This weekend was unexpectedly packed to the gills. As previously mentioned, we went to Bodyworlds at 3:00 in the a.m. and I'm still not really at peace with it. It's a really reverent, respectful, and informative exhibit. It puts into perspective what a miracle and masterpiece the human body is; however, I'm not used to really thinking of myself as a series of organs and systems. I'm also not used to seeing dead people adopting very lively, artful poses without their skin/muscles/organs where they should be. Also, whoever makes those plasticates... whoever has that job... do they have a girlfriend/boyfriend? Y'know, they could be Prince motherfucking Charming in the flesh, and I couldn't ... no. Ew. No.
I feel so... mortal, and it bothers me that I'm spending my life worrying about whether or not the J-school is going to discontinue my equipment rental priviledges this semester because I haven't returned the camera yet. Seriously, what the hell? Shouldn't I be spending my short life exploring the world and living in every way possible instead of spending my time avoiding my drafting project and worrying about ridiculous minutiae?
Wow! How did that happen? We need to change the subject before I really dive off the deep end into the emo-pool!
After going to bed at 5:30 in the morning on Saturday, Sandy and I woke up and went to the matinee performance of A Christmas Carol at the Guthrie. We were waiting in line for rush tickets when a guy came up with two ($52 dollar, floor-level stage left!) tickets, explained two of his kids got sick, and offered them to whoever in line wanted them. I said we were poor college students and he just gave them to us. We offered to pay him, but he wouldn't take it. He just said "Merry Christmas" and walked away. That guy... he gets it. Christmas spirit, season of giving... and all that. He single-handedly restored my faith in humanity.
Uh-oh... going back into dangerous territory! Stick to the show, Shelby!
That's not true. I don't like Dickens's characters a lot of the time because they are either super good, or super e-vile and as such, hard to connect with. They are so polarized the characters become completely unrealistic, despite his deft descriptions that expertly set up the visual environment. The hero is generally so pure he might as well be Jesus Christ, and the bad guy is always so incorrigible you might as well be talking with Satan himself... but his books aren't about religion (not really, anyway). They're about poverty and how much it sucks, which I dig. Still... we've all got "character" flaws, Chuck. Ho ho, take that one to bed with you tonight.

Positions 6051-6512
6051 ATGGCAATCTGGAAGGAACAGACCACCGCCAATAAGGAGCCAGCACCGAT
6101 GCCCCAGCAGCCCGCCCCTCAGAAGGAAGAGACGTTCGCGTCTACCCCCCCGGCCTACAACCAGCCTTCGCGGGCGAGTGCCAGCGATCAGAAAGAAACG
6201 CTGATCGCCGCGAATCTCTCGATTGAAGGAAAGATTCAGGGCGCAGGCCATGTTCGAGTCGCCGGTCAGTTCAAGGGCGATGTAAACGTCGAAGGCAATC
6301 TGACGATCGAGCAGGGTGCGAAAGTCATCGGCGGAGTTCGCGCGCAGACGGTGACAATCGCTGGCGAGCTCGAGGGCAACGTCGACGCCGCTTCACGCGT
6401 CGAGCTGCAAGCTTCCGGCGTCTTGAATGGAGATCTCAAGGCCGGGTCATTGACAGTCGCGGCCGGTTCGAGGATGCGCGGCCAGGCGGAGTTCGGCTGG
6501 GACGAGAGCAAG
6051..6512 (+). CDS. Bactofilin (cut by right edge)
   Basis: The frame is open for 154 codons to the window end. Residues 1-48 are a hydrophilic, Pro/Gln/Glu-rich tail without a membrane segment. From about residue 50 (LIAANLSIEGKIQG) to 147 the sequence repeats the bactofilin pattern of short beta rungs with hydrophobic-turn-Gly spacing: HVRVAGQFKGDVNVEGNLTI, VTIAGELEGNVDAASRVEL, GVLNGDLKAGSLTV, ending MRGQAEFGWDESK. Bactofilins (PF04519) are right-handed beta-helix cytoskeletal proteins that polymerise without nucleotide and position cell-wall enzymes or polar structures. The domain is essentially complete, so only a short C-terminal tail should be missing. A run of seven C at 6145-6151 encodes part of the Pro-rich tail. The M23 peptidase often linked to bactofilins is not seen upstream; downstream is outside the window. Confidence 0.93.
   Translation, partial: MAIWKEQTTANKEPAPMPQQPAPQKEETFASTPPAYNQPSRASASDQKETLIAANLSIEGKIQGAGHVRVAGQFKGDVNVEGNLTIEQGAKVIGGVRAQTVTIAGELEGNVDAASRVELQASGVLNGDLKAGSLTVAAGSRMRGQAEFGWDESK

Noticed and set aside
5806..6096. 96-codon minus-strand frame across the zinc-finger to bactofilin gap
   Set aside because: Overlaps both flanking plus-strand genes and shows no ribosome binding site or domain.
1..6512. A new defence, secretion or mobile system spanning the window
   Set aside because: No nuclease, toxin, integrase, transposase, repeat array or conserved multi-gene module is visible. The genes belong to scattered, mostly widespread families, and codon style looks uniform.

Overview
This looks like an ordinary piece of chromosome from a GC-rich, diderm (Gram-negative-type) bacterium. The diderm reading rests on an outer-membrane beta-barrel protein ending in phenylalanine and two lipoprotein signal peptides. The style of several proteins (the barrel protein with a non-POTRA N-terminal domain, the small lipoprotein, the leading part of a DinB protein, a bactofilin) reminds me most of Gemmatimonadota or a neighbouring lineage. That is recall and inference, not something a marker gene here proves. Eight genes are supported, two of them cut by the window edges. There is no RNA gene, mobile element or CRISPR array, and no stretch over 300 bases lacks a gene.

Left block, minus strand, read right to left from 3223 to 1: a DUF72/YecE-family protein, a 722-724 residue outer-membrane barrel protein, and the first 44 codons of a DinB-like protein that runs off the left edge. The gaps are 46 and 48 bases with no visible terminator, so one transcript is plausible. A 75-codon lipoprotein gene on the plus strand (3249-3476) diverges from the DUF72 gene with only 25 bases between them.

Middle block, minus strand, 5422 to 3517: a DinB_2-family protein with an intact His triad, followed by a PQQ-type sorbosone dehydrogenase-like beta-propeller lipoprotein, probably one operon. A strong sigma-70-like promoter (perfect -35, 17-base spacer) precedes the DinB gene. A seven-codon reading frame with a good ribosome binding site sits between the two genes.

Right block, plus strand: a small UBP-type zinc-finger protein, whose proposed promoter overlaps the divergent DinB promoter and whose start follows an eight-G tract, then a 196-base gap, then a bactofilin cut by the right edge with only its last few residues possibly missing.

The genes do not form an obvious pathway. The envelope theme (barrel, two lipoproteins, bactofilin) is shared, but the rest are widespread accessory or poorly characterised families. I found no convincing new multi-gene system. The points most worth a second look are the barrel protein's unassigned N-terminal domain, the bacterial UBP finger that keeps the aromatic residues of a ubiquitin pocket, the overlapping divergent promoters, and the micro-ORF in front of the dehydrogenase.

Anyway, the performance was wonderful. Raye Birk was a phenomenal Ebenezer Scrooge, and he totally sold the transformation without a hyperevident moment of realization. I was a little displeased with the casting of Tiny Tim... but eh, what can you do? The kid was cute, and had the one money-line ("God Bless us, every one" for those of you who live under rocks) which he shouted emotionlessly without so much as a hint of sincerity or understanding... but the line was right on cue!
I really enjoyed the set design, but the lighting! Oh, the lighting! It was lovely, but it should be considering Marcus Dilliard has done this show every year since 1985. That's right. 21 years, folks. If he hadn't gotten a handle on it by now, I'd be worried... but it was - as I said before - lovely. I am used to seeing the high-school version with the reds and greens during the transitions, but there was a fair bit of teal and orange which I thought was an interesting artistic choice, but it worked. I did have some minor qualms with some strangely placed gobos, but I'm more than willing to let it slide.
The sound in that new theater though! Holy crap! This was my first show at the Guthrie and I really want them to rent the space out to concerts now because those speakers were phenomenal! Scott Edwards did a great job with the voice-overs and thunder effects. The level, pitch, and direction of all acoustics were really well planned to give a realistic, surround-sound feel in such a large space.
The costumes were charming, but then... when aren't Dickens-era costumes charming? Honestly. I do, however, miss carolling in full Dickens gear like we used to in high school. Those were the days. I really love Christmas. The show really helped get me in the spirit, especially with the free ticket from that wonderful gentleman. Now all we need is for it to snow.
We had what Nic dubbed an "impromptu cocktail party" last night. Considering that we really only planned to have Laura over, and we only called a handful of people about 30 minutes beforehand, we had a pretty good turnout. I don't know what it is about our parties, but they always happen in waves. A group comes, then leaves when the next group comes... so we're never overwhelmed in our space. I was certifiably drunk last night though, but that didn't stop Nic and I from kicking Faith and Sean's butt at euchre. Overall, it was a very fun evening.
A very fun evening that lead to a very late morning. I woke up with a migraine from sinus congestion... and it just broke about an hour ago, but now I'm high on the pain meds and listening to sad, sad songs and not doing my homework. Oh dear.
ETA: LMFAO. So, iTunes finally broke the 3 hr. sad-bastard marathon with "Daughters of Triton" off the Little Mermaid soundtrack. I am dying over here.